If you are checking out Yamaha keyboards and pianos, take a look at this summary of the various lines that they offer. Also, we discuss Graded Hammer at the bottom.
- Yamaha PSR Keyboards – This is probably ere you should start your search. There are a wide range of PSR keyboards. They begin with 61 key models for beginners, but this just isn’t enough keys for most people. You should really consider the 76 key version at a minimum. The PSR-EW300 would be the model you probably need. Some of these replaced the YPG models as well. You’ll also see the PSR-S series. These are really expensive machines that are in the $2-3000 range. These are called “digital and arranger workstations” for a reason. They only have 61 keys, but you can do a ton of stuff with them from sounds effects to programmable vocal harmony. These are amazing.
- Yamaha Portable Keyboards – DGX models start with a cheaper 76 key version (DGX-230), but the one you likely want is the DGX-660. This is a more expensive model for intermediate and advanced players, but it will give you more functionality overall. This would be something you could grow into. The Piaggero models are lightweight, piano style keyboards. These are built to be slim and light. They are not very expensive, but come only in 61 key and 76 key variations.
- Yamaha Electronic Keyboards – YPT models, like the popular YPT-255, are for beginners. Low-priced. You can get this for about $150.
- Yamaha Digital Pianos – If you’re a serious player looking for a keyboard with the feel of an actual acoustic piano, this is the category for you. Graded Hammer and Graded Hammer Standard digital pianos (see an explanation below). These generally have 88 weighted keys. If you are looking at these, be sure to consider the P115. It’s a very good machine and has high ratings across the internet. If you are looking for something that looks and feels more like a real piano, checkout the Arius line. They even have pedals.
- Yamaha EZ Keyboards – These are good for children or students. The Yamaha EZ-220 is the current model. They’re fun keyboards! They can light up and show you what keys to press.
- Yamaha Arranger Keyboards – These are great for professional players. Great for arrangers and come with built-in track sequencer. These include the PSR-S series as noted above.
- Yamaha Motif Keyboards – For the serious keyboard player. These are super expensive synthesizers with lots of digital functions. They are classic and very highly-regarded. These are some of the best keyboards around.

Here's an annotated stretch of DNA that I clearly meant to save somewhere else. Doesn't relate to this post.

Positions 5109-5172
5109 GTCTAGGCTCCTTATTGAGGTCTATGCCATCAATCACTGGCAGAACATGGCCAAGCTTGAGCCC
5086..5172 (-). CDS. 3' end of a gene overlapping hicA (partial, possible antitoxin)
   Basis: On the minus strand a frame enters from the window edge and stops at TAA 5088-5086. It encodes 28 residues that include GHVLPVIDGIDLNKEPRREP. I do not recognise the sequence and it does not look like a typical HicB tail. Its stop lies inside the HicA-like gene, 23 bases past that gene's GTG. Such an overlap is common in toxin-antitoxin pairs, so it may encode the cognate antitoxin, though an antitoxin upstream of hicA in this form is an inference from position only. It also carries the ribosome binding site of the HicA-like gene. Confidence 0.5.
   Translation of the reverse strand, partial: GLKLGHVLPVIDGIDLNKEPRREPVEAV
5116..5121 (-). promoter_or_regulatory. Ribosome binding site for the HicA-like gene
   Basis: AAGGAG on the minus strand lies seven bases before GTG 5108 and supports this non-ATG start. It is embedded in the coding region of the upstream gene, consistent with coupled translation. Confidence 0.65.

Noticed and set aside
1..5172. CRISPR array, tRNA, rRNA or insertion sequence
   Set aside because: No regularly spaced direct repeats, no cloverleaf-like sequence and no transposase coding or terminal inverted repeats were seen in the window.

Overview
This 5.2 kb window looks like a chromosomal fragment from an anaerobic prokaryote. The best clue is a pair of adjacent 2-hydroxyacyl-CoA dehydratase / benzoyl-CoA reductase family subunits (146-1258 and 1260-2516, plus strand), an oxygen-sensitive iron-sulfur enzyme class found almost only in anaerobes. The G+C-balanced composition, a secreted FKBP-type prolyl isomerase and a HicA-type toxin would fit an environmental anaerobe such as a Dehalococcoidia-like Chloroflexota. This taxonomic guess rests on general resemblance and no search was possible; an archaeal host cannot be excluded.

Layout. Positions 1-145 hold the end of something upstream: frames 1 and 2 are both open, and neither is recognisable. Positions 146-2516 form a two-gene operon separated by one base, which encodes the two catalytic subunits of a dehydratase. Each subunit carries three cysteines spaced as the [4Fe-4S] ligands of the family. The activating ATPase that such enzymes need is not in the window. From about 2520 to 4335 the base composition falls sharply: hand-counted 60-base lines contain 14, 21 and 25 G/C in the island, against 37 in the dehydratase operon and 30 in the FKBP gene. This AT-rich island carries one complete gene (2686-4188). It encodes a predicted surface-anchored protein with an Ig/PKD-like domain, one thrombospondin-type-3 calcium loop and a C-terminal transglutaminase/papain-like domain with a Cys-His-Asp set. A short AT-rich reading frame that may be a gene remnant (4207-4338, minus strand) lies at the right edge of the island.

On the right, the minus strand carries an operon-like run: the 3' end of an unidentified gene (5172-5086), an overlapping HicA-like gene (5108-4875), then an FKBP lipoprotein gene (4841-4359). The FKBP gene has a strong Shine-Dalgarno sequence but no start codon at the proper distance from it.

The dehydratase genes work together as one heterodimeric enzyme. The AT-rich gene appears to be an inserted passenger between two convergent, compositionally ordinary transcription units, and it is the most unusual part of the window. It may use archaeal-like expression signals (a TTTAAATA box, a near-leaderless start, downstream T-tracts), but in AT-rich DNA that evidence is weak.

- Yamaha Montage – This is the new Yamaha synthesizer that is supposed to be the next evolution after the Motif. It’s pretty expensive as well. The retail price is $4500.
Do weighted keys really make a digital piano that good?
Weighted keys are a defining factor for many people that want to get a digital piano experience. Yamaha and other companies have really worked hard on getting this right. They want you to really feel like you are playing a piano. Since we are talking about Yamaha here, we will go over their offering.
Many Yamaha digital pianos like the P115 and Arius YDP series come with a really nice feature called Graded Hammer Effect. When you get this, the keys are heavier or require more pressure in the lower range of the keyboard. In the higher ranges of keys, they have a lighter feel in the same way an acoustic piano would. If you’re already a trained pianist or you want to really develop your piano skills, a weighted keyboard or digital piano will be very helpful in giving you a true piano experience. There are other semi-weighted or light weighted keyboards such as those of the Yamaha PSR keyboard models won’t meet your needs.
In fact, there are even levels of graded hammer that you can get. If you are looking seriously at a digital piano, you may want to know these differences. The primary categories are Graded Hammer Standard (GHS) and Graded Hammer (GH). There’s also GH3 and Natural Wood (NW) which are on the higher end pianos.